5. Hello you said that you would back yellow with white so that a darker color doesn’t darken it. What if white is going to be covered with red? Would I do more coats of white or back it with silver to stop it being darker? Thanks

    1. I would use silver or, better yet, paint the red first. I always try to paint darkest to lightest, but sometimes that is practical. In that case, I back with white of silver.

  6. Since i watch your tutorial i’ve been startin with painting a lexan body of my Descr410rv2 and thanks to you input, i have a great lexan body for my car.


  7. Well Festa, We’d love to see your hard work, try sharing a photo of your master piece how ever simple or complex it may be. Our fans and readers like seeing fellow guys acomplishments. Glad to hear Matts tutorial helped.

  8. OK, probably a dumb question, but are you re-masking the entire body between each coat? Or, at least, putting the liquid mask over the area you just painted? So, for example with your truck, you showed the black being applied, but I am assuming you mask over that black area to paint the red, and so on. Am I missing something?

    Jason (Painter newb)

    1. Not a dumb question at all, Jason. I am not re-masking between coats. Because I am painting the inside of the clear Lexan body and painting darkest to lightest colors, I do not have to mask painted sections. Make sense? The black gets sprayed first on the inside. I then remove the mask for the red section and spray that. Because the red is lighter than black, it does not show through.

      If I were painting a non-clear hard plastic body I’d be painting on the outside and have to make differently.

      I hope this helps. If you need this addressed in more depth or have any other questions, please feel free to ask. Thanks for coming to RC Truck Stop

      1. Ahhhh…makes sense now. Couldn’t “see it” before. Thank you for taking the time to put this together and answer my question!

    1. Hi, Riley. I painted the small amount of black first, then the red. The white was painted last. I simply remove the mask for the section I’m painting and paint darkest to lightest.

  9. Hi Matt.

    good guide.. i have painted a few bodies now.. most with tamiya paint (and found it doesnt work well on hard bodies)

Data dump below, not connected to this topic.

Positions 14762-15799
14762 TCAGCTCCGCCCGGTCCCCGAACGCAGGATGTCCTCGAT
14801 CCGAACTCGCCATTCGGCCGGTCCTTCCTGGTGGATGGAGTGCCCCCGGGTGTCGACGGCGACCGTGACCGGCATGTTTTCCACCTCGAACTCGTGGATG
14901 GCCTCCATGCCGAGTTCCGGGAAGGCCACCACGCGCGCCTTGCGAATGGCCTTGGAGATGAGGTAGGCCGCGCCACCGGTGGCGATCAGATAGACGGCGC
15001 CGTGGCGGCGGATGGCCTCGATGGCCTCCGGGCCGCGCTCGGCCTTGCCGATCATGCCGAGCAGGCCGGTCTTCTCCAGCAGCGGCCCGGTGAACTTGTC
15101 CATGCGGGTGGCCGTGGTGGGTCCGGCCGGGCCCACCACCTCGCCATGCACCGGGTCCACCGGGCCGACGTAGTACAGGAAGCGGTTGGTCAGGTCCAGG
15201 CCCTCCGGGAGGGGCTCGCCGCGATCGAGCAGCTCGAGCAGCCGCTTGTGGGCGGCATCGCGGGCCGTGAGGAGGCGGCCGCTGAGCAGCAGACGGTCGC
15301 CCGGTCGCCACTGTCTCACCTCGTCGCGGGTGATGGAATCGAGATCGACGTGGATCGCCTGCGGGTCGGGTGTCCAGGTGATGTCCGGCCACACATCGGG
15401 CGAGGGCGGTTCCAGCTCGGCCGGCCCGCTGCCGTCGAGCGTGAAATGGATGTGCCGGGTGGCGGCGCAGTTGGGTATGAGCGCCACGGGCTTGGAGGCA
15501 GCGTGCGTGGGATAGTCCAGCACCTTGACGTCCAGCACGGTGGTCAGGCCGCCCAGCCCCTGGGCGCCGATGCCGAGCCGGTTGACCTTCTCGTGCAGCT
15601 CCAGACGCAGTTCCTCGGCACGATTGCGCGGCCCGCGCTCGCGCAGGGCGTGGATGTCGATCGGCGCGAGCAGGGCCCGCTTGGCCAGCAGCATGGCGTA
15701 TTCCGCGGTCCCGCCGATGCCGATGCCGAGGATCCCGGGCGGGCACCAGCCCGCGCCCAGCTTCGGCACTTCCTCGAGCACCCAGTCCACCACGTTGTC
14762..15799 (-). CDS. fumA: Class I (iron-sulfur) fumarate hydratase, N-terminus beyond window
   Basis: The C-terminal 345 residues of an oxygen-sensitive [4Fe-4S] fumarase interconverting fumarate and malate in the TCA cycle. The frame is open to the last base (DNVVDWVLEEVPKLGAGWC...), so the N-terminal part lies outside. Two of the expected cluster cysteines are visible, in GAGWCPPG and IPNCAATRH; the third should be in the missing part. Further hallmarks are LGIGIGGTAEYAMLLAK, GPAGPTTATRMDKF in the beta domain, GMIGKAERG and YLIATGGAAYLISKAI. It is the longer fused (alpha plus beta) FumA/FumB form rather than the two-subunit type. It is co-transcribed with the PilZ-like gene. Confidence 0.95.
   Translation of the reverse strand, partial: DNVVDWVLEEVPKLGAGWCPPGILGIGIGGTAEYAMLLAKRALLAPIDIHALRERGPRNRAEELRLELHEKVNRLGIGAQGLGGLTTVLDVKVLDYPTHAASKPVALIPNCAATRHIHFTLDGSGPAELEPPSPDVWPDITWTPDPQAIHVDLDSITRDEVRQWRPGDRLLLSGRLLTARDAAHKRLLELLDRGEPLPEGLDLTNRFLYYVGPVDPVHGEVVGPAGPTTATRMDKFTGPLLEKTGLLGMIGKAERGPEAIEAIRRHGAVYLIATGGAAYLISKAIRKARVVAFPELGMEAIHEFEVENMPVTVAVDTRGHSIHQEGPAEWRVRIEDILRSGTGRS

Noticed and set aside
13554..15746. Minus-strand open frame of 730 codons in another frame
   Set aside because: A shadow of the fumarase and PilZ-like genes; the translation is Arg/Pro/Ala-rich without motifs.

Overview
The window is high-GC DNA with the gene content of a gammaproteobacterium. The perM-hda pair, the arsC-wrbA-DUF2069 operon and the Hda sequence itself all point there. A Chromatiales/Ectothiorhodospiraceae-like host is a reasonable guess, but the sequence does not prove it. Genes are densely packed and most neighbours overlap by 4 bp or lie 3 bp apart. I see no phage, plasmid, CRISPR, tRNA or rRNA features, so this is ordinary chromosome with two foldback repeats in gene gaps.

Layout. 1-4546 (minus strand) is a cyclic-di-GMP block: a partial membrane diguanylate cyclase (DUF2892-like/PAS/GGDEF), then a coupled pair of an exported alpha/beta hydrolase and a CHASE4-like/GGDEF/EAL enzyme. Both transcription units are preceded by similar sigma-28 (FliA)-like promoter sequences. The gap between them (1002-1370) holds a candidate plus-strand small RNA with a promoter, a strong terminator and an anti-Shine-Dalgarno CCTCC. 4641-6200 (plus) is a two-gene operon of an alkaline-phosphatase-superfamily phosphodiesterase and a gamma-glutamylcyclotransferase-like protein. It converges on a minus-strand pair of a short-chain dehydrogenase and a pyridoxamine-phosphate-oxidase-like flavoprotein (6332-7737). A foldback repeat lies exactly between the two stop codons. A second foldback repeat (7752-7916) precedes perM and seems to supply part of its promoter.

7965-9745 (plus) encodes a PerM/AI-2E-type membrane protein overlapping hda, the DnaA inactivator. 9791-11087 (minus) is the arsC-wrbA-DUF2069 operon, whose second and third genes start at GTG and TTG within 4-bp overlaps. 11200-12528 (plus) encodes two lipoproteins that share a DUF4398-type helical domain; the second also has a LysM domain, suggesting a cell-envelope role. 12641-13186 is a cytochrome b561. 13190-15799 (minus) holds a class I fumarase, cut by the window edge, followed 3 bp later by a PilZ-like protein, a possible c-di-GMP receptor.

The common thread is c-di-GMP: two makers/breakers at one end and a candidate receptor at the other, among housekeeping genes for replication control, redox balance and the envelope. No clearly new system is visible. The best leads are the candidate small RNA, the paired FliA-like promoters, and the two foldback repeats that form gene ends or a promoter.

but now to a question.. my next model will be a replica of my real car – pretty simple, but, it still requires a lot more details.. like i want to install lights.. but how do i mask lights precisely… ive tried liquid mask, but find it hard to cut straight lines, esp around the corners… do you have any tips here?

    thanks, from denmark

    1. Try 3M or similar vinyl painters tape. It may be hard to find and might be expensive. You can also use blank sticker paper from a office supply store and cut it using a ruler as a guide. You’ll be able to get perfect edges and fill in large areas with ordinary masking tape.

      Tamiya makes two versions of its paint–one for hard plastic and one specifically for Lexan.

      Good luck and send some pics when you’re done.

  10. Hi Matt,
    Thanks for the informative posts. Question that I can’t seem to find an answer to: If I am painting multiple colors and going light to dark (in my case, black>red>orange>white), after I’ve masked the whole body with liquid mask and painted the black, how am I going to be able to see my design lines on the outside of the body in order to cut out the pattern for the next color? Isn’t the black on all the liquid mask going to cover up all my drawn lines? Any help would be appreciated. Thx.

    1. This happens all of the time. I have used a bright light on the outside of the body. If you’re lucky this will help you see the lines. Just that a try and let us know if it works.

    2. Matt is right, you can try and use a light on the outside of the body. I know I use the procedure of once the the liquid mask is covering the entire inside of the body, and your marked out design is on the outside, you can now pre-cut the liquid mask on all the lines and shapes/design you need. Once all the mask is scored and ready to peel, I start to paint in each stage of color, you can peel off sections at time once dry. Remembering which order to do so. I did this with the Ready-Lift Silverado body.

  11. Hi Matt,

    Thanks for making this it’s been really helpful. I’m thinking about painting the British flag on my current body and was wondering what order to do the paint? I was thinking blue first then red and then white but I’m uncertain on the red blue order. Any suggestions?